Breast and cervical cancer screening beliefs included beliefs about the effectiveness of CBEs, mammography, digital mammography, conventional Pap test, and LBC in reducing cancer mortality and which screening guidelines—USPSTF, American Cancer Society (ACS), and American College of Obstetricians and Gynecologists (ACOG)—were influential to their practices.

Breast and cervical cancer screening practices included adoption of new technologies (specifically digital mammography, LBC, and HPV DNA test) and screening practices. Screening recommendations were assessed with clinical vignettes related to screening initiation, frequency, and cessation. These vignettes were cognitively tested in physicians before fielding the survey. The vignettes included the woman's age, screening history, and health status. For each vignette, physicians were asked what screening they would recommend at the next routine office visit.

Breast cancer vignettes

A breast cancer vignette related to frequency of screening by mammography was asked for women ≥40 years of age; guideline-consistent responses for the time of the study (2006–2007) were every 1–2 years for women 40–49 years old and annually for women ≥50 years.1214 Another vignette, related to cessation of breast cancer screening, presented a woman with lung cancer whose expected survival may be shortened and would not benefit from early detection; guideline-consistent response would not recommend screening, based on current health status.13

Cervical cancer vignettes

The first vignette regarding screening initiation for cervical cancer described an 18-year-old woman who had never had sexual intercourse, coming to her first gynecologic examination. A guideline-consistent response in this case is either no Pap screening or a Pap test at age 21 years.6,15,16

The second vignette related to screening frequency for a 35-year-old woman who had had no new sexual partners in the preceding 5 years and three consecutive negative Pap tests. A guideline-consistent response for this woman was a Pap test every 2–3 years.6,15 Two additional vignettes were presented on the topic of cervical cancer screening cessation. One presented a 35-year-old woman with a history of a hysterectomy (for benign reasons); the other presented a 66-year-old woman with lung cancer and three consecutive normal Pap test results. The guideline-consistent responses for both were to withhold screening.6,15 Exact wording of all survey items is available at healthservices.cancer.gov/surveys/screening_rp/.

Data analysis

We performed stratified analyses by NBCCEDP participation to examine the differences among physician demographics, their practice characteristics, and their screening beliefs and recommendations. Estimates and 95% confidence intervals (CI) were computed for each strata. Chi-square tests with p values were performed to test for overall association between program participation and demographic and practice-related covariates. For variables that were significantly associated with program participation, we did pairwise contract testing (with t tests) to detect differences by groups. The statistical analyses were performed using SUDAAN version 9.1 (Research Triangle Institute, Research Triangle Park, NC) to account for the stratified survey design, the sampling weights, and nonresponse.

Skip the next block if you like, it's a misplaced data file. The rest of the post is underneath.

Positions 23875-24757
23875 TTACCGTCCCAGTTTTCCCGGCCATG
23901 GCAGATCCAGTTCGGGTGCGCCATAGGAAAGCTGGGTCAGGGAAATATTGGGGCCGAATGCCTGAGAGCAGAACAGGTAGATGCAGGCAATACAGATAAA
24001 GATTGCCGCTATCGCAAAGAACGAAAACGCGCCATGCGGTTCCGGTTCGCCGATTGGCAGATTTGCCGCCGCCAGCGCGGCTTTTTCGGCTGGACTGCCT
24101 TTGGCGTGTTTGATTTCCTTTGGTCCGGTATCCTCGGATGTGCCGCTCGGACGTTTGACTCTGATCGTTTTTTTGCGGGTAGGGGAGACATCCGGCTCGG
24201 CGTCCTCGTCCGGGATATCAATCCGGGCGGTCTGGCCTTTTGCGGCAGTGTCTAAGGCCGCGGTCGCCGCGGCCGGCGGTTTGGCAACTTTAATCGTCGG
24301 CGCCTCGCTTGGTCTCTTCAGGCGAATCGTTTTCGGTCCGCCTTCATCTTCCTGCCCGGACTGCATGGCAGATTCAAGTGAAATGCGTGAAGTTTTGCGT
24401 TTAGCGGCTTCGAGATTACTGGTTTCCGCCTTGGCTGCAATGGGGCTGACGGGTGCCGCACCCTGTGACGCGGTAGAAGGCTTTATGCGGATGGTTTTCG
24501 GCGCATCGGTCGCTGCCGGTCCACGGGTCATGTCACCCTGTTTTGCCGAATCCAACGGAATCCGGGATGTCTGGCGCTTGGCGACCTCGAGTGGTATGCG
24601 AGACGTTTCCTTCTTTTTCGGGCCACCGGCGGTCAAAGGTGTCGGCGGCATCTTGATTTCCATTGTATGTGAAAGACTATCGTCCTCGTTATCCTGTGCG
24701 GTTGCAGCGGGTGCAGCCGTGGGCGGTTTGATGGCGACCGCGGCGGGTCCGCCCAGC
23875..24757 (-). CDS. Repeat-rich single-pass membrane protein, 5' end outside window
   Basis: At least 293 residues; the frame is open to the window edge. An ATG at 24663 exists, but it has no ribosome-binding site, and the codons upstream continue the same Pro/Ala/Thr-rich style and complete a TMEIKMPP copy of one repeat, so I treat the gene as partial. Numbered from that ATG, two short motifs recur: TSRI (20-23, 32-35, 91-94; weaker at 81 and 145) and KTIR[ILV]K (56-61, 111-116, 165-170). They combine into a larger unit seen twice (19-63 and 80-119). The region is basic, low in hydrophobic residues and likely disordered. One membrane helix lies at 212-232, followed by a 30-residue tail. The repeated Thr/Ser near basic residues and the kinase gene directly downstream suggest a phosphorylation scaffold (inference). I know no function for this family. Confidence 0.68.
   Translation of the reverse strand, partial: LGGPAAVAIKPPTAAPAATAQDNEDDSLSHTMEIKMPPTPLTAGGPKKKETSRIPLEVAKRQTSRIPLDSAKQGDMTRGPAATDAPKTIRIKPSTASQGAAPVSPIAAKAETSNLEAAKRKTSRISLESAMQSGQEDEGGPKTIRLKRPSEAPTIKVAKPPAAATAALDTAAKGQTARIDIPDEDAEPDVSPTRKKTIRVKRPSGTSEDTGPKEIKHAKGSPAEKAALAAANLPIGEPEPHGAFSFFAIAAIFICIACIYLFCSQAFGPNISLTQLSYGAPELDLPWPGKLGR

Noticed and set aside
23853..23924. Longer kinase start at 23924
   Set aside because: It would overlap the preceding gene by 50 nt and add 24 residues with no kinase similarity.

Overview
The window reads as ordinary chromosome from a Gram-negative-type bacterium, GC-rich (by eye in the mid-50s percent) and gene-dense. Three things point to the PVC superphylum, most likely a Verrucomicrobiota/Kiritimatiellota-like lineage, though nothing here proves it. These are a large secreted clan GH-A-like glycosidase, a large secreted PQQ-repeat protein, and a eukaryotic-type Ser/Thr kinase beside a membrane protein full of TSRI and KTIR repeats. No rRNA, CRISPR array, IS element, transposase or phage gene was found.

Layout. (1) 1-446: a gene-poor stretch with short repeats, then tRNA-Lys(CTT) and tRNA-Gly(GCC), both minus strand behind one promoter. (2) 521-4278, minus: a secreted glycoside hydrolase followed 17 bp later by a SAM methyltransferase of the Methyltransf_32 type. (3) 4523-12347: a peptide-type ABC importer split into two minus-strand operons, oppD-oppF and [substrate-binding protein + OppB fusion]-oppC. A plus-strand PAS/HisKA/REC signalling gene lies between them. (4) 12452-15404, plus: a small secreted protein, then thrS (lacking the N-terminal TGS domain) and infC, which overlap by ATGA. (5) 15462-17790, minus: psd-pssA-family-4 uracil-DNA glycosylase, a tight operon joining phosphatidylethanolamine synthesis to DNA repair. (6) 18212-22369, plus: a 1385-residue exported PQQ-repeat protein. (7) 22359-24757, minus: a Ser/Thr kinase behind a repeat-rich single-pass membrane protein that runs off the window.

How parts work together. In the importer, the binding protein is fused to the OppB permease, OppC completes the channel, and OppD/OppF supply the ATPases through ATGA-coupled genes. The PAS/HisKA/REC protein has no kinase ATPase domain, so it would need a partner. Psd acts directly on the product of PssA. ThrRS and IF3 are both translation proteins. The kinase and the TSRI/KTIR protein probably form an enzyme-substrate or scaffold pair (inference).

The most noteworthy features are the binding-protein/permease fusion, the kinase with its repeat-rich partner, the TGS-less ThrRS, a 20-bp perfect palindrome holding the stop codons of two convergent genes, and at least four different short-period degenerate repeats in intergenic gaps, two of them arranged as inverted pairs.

Results

Of the 1,111 physicians included in our sample, we estimate 15% participated in the NBCCEDP, 65% were not participants, and 20% were not sure or did not indicate whether or not they participated. Compared with nonprogram physicians, program physicians were significantly more likely to be female, non-Hispanic white, obstetricians/gynecologists, and affiliated with a medical school (Table 1).

Table 1.
Physician and Practice Characteristics by National Breast and Cervical Cancer Early Detection Program Participation

Compared with nonprogram physicians, program physicians were significantly more likely to work in a multispecialty practice, practice in rural communities, spend less time providing primary care, and be an employee in a hospital or clinic setting. As expected with the eligibility for patients in the program, the patient panels of program physicians had higher proportions of female patients and patients with Medicaid or no insurance compared to the patient panels of nonprogram physicians. Fewer program practices were using paper charts compared with nonprogram practices; however, more program practices were in transition to EMR.